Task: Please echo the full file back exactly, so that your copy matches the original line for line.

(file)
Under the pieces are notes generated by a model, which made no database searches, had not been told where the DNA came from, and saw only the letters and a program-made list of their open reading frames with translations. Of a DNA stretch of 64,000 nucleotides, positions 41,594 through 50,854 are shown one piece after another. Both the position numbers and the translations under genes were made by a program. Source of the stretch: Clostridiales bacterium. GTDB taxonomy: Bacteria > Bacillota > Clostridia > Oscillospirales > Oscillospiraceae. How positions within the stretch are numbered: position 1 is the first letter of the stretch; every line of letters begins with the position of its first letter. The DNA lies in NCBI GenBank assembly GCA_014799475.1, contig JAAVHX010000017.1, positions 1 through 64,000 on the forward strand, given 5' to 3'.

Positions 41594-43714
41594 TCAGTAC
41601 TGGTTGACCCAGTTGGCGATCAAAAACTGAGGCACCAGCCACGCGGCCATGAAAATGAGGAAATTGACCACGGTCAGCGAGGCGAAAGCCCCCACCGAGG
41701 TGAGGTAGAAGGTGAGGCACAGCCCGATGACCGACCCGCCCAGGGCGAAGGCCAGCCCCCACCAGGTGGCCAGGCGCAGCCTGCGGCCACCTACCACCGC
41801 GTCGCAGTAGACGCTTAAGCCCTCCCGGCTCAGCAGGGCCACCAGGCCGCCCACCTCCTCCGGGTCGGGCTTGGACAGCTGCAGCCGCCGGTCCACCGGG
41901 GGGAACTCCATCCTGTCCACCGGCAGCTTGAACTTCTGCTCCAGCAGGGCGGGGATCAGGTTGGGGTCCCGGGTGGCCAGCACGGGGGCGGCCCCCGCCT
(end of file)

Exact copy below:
Under the pieces are notes generated by a model, which made no database searches, had not been told where the DNA came from, and saw only the letters and a program-made list of their open reading frames with translations. Of a DNA stretch of 64,000 nucleotides, positions 41,594 through 50,854 are shown one piece after another. Both the position numbers and the translations under genes were made by a program. Source of the stretch: Clostridiales bacterium. GTDB taxonomy: Bacteria > Bacillota > Clostridia > Oscillospirales > Oscillospiraceae. How positions within the stretch are numbered: position 1 is the first letter of the stretch; every line of letters begins with the position of its first letter. The DNA lies in NCBI GenBank assembly GCA_014799475.1, contig JAAVHX010000017.1, positions 1 through 64,000 on the forward strand, given 5' to 3'.

Positions 41594-43714
41594 TCAGTAC
41601 TGGTTGACCCAGTTGGCGATCAAAAACTGAGGCACCAGCCACGCGGCCATGAAAATGAGGAAATTGACCACGGTCAGCGAGGCGAAAGCCCCCACCGAGG
41701 TGAGGTAGAAGGTGAGGCACAGCCCGATGACCGACCCGCCCAGGGCGAAGGCCAGCCCCCACCAGGTGGCCAGGCGCAGCCTGCGGCCACCTACCACCGC
41801 GTCGCAGTAGACGCTTAAGCCCTCCCGGCTCAGCAGGGCCACCAGGCCGCCCACCTCCTCCGGGTCGGGCTTGGACAGCTGCAGCCGCCGGTCCACCGGG
41901 GGGAACTCCATCCTGTCCACCGGCAGCTTGAACTTCTGCTCCAGCAGGGCGGGGATCAGGTTGGGGTCCCGGGTGGCCAGCACGGGGGCGGCCCCCGCCT